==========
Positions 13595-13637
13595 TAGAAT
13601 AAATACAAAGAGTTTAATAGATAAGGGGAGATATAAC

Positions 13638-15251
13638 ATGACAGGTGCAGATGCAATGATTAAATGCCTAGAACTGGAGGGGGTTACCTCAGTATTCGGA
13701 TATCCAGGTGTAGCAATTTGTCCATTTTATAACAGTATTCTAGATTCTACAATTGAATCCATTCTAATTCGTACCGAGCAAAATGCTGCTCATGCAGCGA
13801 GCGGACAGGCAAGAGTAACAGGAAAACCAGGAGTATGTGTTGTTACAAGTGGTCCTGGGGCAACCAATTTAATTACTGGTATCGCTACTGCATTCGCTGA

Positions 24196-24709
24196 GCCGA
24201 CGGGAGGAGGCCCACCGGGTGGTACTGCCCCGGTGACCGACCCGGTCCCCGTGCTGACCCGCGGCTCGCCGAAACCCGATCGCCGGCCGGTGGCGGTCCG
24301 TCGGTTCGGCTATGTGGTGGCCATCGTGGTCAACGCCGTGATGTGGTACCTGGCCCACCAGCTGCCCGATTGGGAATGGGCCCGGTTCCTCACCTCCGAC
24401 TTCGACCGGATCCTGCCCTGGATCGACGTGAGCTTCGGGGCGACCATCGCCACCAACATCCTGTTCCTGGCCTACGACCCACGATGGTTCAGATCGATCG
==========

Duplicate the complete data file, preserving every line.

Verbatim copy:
Positions 13595-13637
13595 TAGAAT
13601 AAATACAAAGAGTTTAATAGATAAGGGGAGATATAAC

Positions 13638-15251
13638 ATGACAGGTGCAGATGCAATGATTAAATGCCTAGAACTGGAGGGGGTTACCTCAGTATTCGGA
13701 TATCCAGGTGTAGCAATTTGTCCATTTTATAACAGTATTCTAGATTCTACAATTGAATCCATTCTAATTCGTACCGAGCAAAATGCTGCTCATGCAGCGA
13801 GCGGACAGGCAAGAGTAACAGGAAAACCAGGAGTATGTGTTGTTACAAGTGGTCCTGGGGCAACCAATTTAATTACTGGTATCGCTACTGCATTCGCTGA

Positions 24196-24709
24196 GCCGA
24201 CGGGAGGAGGCCCACCGGGTGGTACTGCCCCGGTGACCGACCCGGTCCCCGTGCTGACCCGCGGCTCGCCGAAACCCGATCGCCGGCCGGTGGCGGTCCG
24301 TCGGTTCGGCTATGTGGTGGCCATCGTGGTCAACGCCGTGATGTGGTACCTGGCCCACCAGCTGCCCGATTGGGAATGGGCCCGGTTCCTCACCTCCGAC
24401 TTCGACCGGATCCTGCCCTGGATCGACGTGAGCTTCGGGGCGACCATCGCCACCAACATCCTGTTCCTGGCCTACGACCCACGATGGTTCAGATCGATCG